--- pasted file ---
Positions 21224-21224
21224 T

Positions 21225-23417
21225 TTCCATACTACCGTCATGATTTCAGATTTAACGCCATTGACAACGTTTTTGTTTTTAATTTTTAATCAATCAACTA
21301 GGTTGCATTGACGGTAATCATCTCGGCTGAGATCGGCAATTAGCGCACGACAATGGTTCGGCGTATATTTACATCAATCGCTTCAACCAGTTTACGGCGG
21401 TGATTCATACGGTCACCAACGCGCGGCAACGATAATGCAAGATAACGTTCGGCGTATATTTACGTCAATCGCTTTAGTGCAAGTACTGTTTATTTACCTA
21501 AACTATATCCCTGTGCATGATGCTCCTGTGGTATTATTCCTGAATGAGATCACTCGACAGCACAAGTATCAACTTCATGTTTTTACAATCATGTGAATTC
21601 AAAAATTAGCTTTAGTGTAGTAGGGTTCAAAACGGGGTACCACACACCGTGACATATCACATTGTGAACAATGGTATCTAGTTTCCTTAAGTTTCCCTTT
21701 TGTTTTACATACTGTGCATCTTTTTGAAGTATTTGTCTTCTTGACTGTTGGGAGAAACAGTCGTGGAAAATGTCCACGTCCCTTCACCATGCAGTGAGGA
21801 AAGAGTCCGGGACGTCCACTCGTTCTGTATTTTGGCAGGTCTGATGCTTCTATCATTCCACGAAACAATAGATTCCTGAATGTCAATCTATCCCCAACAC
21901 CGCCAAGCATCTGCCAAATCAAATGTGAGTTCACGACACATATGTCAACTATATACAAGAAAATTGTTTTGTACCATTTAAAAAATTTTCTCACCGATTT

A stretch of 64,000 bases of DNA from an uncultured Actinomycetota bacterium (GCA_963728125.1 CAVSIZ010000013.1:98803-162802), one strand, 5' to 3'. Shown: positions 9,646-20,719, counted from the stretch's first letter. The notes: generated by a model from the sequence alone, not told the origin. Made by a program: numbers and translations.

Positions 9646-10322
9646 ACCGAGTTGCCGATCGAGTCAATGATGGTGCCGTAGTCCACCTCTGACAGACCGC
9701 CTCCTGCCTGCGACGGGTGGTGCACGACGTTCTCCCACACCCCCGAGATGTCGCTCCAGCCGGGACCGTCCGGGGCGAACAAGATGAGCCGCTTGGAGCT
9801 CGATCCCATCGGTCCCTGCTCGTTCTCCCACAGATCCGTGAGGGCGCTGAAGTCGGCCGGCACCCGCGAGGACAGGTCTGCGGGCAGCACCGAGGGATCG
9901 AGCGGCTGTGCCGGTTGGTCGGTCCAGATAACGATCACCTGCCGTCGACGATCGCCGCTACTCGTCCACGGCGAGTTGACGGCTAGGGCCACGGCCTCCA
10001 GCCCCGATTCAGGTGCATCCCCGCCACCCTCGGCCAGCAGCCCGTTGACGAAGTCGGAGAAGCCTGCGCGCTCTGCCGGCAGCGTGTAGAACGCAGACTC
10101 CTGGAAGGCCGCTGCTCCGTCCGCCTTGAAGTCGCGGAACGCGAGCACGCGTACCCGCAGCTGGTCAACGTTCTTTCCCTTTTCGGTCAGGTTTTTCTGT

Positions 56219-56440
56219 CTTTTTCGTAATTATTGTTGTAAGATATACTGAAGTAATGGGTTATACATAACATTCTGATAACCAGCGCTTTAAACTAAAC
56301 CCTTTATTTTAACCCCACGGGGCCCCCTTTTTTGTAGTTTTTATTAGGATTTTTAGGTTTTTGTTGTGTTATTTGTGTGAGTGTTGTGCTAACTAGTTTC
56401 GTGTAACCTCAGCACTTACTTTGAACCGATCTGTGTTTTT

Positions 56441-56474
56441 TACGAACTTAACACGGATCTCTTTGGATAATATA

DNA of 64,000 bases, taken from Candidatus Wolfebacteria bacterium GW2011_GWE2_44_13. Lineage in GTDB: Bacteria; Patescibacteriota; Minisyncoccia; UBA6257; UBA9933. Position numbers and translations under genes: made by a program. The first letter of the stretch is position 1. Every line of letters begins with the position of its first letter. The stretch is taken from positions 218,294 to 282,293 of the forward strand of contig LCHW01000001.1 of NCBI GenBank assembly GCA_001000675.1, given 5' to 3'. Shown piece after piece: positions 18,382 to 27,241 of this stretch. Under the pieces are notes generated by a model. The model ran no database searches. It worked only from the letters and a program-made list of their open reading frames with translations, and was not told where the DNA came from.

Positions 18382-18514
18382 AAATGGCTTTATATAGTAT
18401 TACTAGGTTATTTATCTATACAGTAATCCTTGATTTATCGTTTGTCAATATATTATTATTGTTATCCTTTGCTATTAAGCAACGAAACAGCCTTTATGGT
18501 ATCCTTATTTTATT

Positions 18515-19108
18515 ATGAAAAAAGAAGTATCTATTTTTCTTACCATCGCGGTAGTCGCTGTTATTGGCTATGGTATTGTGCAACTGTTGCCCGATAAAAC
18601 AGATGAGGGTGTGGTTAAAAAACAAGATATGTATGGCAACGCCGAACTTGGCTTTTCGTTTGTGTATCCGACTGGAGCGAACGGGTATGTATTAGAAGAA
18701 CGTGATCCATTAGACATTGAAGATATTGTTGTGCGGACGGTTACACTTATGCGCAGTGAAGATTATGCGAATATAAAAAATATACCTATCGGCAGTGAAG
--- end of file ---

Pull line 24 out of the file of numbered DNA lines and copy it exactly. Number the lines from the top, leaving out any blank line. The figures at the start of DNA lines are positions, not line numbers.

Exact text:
Positions 56441-56474